We discuss asymptotics of large random maps in which the distribution of the degree of a typical face has a polynomial tail. When the number of vertices of the map goes to infinity, the appropriately rescaled distances from a base vertex can be described in terms of a new random process, defined in terms of a field of Brownian bridges over the so-called stable trees. This allows to obtain weak convergence results in the Gromov-Hausdorff sense for these "maps with large faces", viewed as metric spaces by endowing the set of their vertices with the graph distance. The limiting spaces form a one-parameter family of "stable maps", in a way parallel to the fact that the so-called Brownian map is the conjectured scaling limit for families of maps with faces-degrees having exponential tails. This work takes part of its motivation from the study of statistical physics models on random maps. Joint work with J.-F. Le Gall.

2 February (Perla Sousi). Collisions of random walks. Abstract:

Regarding his 1920 paper proving recurrence of random walks in Z^2, Polya wrote that his motivation was to determine whether 2 independent random walks in Z^2 meet infinitely often. Of course, in this case, the problem reduces to the recurrence of a single random walk in Z^2, by taking differences. Perhaps surprisingly, however, there exist graphs G where a single random walk is recurrent, yet G has the “finite collision property”: two independent random walks in G collide only finitely many times almost surely. Some examples were constructed by Krishnapur and Peres (2004), who asked whether critical Galton-Watson trees conditioned on nonextinction also have this property. In this talk I will answer this question as part of a systematic study of the finite collision property. In particular, for two classes of graphs, wedge combs and spherically symmetric trees, we exhibit a phase transition for the finite collision property when growth parameters are varied. I will state the main theorems and give some ideas of the proofs. This is joint work with Martin Barlow and Yuval Peres.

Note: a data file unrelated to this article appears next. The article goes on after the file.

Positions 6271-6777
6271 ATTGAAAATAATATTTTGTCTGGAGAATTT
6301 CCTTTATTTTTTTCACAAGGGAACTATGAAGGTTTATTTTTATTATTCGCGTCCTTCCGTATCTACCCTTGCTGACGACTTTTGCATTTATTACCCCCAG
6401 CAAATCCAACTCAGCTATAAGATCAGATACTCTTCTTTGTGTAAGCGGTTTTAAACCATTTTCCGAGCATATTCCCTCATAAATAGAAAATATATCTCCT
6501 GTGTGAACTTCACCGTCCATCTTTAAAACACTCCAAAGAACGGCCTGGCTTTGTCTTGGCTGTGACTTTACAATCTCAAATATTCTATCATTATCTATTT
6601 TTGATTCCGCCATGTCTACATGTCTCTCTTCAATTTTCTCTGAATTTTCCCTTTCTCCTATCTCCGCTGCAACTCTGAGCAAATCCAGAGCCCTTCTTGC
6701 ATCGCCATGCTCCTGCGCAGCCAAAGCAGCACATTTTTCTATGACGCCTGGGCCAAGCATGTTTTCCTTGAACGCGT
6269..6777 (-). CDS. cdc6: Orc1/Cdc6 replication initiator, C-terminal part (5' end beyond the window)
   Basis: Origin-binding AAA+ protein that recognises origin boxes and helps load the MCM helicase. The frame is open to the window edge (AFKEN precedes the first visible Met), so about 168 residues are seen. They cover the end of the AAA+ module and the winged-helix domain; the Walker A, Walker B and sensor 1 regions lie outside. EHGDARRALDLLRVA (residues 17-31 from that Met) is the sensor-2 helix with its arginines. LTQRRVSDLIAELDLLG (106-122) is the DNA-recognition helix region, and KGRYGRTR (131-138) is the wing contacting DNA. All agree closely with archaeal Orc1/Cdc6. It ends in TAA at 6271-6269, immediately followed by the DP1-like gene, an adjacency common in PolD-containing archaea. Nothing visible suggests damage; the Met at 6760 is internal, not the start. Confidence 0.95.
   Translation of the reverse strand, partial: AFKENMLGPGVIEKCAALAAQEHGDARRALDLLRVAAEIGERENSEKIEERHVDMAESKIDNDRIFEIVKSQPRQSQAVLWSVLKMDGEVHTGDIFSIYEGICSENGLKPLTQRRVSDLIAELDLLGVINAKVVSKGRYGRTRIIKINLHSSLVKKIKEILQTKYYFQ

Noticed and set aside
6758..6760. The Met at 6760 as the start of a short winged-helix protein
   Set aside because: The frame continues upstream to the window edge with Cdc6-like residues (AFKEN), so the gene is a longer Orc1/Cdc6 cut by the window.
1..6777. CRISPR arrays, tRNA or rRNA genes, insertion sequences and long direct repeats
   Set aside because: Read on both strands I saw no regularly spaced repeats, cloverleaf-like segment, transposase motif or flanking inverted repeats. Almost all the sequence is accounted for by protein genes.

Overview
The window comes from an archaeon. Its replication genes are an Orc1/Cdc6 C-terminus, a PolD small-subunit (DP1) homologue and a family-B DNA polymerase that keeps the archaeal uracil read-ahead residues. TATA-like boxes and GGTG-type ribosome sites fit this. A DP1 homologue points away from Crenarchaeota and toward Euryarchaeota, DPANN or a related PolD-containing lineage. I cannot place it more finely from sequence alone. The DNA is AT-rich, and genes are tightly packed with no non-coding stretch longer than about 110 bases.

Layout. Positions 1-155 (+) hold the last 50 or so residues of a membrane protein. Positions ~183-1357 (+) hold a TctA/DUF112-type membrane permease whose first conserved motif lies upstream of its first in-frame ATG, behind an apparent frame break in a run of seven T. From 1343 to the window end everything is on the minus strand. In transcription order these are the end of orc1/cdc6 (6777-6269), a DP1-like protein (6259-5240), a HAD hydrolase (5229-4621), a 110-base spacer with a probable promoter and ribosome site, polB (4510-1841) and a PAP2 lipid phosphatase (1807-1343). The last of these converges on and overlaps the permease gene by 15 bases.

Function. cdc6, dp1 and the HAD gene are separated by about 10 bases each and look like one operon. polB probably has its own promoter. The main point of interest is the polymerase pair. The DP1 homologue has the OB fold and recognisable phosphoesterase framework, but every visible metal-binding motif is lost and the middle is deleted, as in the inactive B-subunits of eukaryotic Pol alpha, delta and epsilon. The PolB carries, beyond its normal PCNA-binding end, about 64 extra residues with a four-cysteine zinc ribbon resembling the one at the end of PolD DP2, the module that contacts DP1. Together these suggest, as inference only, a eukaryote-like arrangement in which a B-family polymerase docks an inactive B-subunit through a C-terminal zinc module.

9 February (Clement Mouhot). Quantitative chaos propagation estimates for jump processes. Abstract: